From A Purist’s Viewpoint
One might think that I’ve changed my opinion of IndyCar CEO Mark Miles, simply because I’ve said complimentary things about IndyCar President of Competition Jay Frye and the recent decisions of IndyCar’s upper management. On Monday, Robin Miller wrote an article on Racer.com that reinforced my original perception of Mr. Miles – one who is buried so deep within his bunker, that he has no idea what fans want. I also perceive him to be very stubborn. That is, when he’s convinced he’s right – rather than listening to fans and trying to understand why fans might be offering a different viewpoint, he digs in deeper to further uphold his stance on a topic.
In this particular case, that topic is one that has been one of my hot-buttons since it first surfaced in 2014 – double points for certain races.
Beginning in 2014, there were double points awarded for the three 500-mile races at Indianapolis, Pocono and Fontana. In 2015-16, double points were awarded for the Indianapolis 500 and the season finale at Sonoma.
I didn’t like it when the double points were first announced prior to the 2014 season. I like it even less now. In the article, Miles refers to “the purists” in almost a scoffing manner – as if the opinions of purists don’t count. Mr. Miles had better rethink that stance. The purists of any sport lift up that sport as if it was sacred, and they take any rules change very seriously. Motorsports definitely have their purists, but so do most other sports. The one that comes to my mind first is baseball.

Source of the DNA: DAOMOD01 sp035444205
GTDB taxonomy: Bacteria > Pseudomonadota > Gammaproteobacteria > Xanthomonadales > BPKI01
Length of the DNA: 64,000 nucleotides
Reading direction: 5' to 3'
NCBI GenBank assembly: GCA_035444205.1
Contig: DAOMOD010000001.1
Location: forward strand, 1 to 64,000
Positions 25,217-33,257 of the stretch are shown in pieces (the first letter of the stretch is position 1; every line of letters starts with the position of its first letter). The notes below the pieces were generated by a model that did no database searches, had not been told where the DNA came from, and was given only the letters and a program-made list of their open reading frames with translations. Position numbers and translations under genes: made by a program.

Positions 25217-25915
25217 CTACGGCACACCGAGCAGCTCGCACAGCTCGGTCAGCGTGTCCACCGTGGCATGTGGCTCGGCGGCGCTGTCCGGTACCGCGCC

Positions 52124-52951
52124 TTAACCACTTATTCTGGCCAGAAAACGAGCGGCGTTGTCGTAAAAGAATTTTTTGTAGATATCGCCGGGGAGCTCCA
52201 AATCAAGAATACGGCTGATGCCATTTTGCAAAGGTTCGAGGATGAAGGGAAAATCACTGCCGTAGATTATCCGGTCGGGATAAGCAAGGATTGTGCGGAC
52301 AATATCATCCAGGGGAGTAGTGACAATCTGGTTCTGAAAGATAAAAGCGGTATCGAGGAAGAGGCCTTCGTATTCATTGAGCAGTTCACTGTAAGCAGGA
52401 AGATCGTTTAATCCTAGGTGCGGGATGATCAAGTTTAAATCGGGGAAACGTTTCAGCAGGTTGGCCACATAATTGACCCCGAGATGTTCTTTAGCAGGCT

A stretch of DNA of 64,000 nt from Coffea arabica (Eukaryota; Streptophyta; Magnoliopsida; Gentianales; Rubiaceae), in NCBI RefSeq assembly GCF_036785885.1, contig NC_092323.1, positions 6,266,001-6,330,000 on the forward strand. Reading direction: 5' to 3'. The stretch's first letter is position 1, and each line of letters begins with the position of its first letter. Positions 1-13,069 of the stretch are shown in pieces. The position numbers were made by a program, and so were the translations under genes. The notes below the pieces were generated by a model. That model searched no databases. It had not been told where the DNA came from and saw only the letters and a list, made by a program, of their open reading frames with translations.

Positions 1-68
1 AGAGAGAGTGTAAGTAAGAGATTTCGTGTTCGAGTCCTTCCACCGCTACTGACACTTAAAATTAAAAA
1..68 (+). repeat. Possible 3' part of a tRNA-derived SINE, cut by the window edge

Most already know that I consider myself an IndyCar and Indianapolis 500 purist. I am reluctant to the slightest change – especially when it comes to the traditions of the “500”. If a change is proposed, there had better be a good reason for it. Change for safety’s sake is a good reason. Change for the sake of change is not a good reason.
For the life of me, I’ve never understood why IndyCar felt the need to tinker with the Indianapolis 500 qualifying format beginning in 2005. For longer than I’ve been alive, it was always the car that qualified and not the driver. A car was given three chances to qualify. Each chance started by taking the green flag at the start of the run. If the car exhausted those three chances, it was no longer eligible to qualify that year. Once a car was bumped out of the field, the car was not eligible to retry. If the driver wanted to be in the field, he had to look elsewhere if his team did not have a backup car.